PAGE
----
There are countless different terms that you might hear when discussing vehicles, and just one such example is “ELV.” Understanding the different terms used in regards to vehicles is incredibly important, but luckily, our experts are on hand today to help. So, with this thought in mind, today, we’re looking at some of the key things you need to know about ELVs to help inform your decision.
What is an ELV?
You may have seen the term “ELV” while planning to scrap or sell a vehicle, but this term isn’t always well understood. It is generally used to refer to “end of life vehicles,” but the exact definition of what constitutes this can vary.
What Makes a Car an ELV?
Since there’s no legal definition of what an ELV is, it’s not necessarily easy to define what does – and does not – make a car an ELV. However, most people will consider an ELV to be a vehicle that is no longer worth running.
This will usually be a decision made on the part of the car’s owner, especially for a vehicle that has gotten old and is inefficient to run; however, in some cases, it may relate instead to an insurance company taking legal ownership of an accident-damaged vehicle.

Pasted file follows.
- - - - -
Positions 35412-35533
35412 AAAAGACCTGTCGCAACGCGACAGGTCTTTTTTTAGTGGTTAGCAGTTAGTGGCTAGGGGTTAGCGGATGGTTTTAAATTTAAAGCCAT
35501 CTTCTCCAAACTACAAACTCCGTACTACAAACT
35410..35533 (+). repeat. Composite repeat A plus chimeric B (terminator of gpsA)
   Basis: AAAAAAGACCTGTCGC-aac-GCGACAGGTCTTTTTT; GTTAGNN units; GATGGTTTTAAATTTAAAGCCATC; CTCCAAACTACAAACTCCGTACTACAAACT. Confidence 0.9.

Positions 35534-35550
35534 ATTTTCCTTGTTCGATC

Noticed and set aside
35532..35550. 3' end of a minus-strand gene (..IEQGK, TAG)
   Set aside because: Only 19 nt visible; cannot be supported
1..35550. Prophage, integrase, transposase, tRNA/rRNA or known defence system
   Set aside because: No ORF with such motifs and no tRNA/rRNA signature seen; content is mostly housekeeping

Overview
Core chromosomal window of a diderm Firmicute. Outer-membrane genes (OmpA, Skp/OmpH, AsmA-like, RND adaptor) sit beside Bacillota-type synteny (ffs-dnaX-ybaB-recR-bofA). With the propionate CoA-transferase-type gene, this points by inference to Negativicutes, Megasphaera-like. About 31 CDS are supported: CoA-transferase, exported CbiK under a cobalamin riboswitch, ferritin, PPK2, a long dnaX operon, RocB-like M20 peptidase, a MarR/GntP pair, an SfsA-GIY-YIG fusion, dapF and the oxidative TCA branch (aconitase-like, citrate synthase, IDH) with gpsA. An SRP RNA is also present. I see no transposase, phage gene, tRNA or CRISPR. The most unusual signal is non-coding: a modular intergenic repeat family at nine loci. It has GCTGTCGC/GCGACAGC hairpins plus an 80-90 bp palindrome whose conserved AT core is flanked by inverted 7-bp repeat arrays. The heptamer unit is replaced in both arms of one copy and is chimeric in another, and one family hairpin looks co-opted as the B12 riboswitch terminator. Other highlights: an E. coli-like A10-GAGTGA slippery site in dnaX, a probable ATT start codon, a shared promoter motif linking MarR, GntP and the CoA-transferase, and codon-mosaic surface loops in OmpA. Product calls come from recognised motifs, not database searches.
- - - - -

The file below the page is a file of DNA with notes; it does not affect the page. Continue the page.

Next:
Types of ELVs
There are two types of ELVs that you should be aware of. These vary depending on the cause of the vehicle becoming an “end of life” case.
- Natural ELVs are vehicles that are considered to have come to the end of their expected lifespan or have otherwise become uneconomical to continue repairing, not due to damage but simply due to age-related errors.
- Premature ELVs are vehicles that have been classed as end of life due to sustaining significant damage that prevents them from being economical to fix. These vehicles would not be expected to show such faults had they not been involved in an accident or experienced damage.
It’s worth noting here that not all old vehicles are necessarily end of life – for example, a vintage car may not be economical to run anymore, but that doesn’t automatically mean it will need to be disposed of.
Can ELVs be Sold?
ELVs should not be sold on to another owner; they should instead be disposed of in an environmentally conscious manner. In line with this, an ELV must be dismantled by an authorised treatment facility. Once the authorised treatment facility has received the vehicle, it is then classed as hazardous waste (due to the components found in cars).
After an ELV has been dismantled by the relevant authorised treatment facility, the DVLA will be informed. Following this, you will be issued with a certificate of destruction relating to the vehicle.
If your car has been classified as an ELV, it’s hugely important to ensure that the car is processed correctly. Unfortunately, it’s not uncommon for people to not necessarily realise this – which can leave them selling on an ELV to other people.
So, don’t get caught out; before agreeing to any car purchase, make sure you’ve run a number plate check first to ensure that the vehicle is genuine and has not been written off or otherwise experienced significant damage during the course of its life.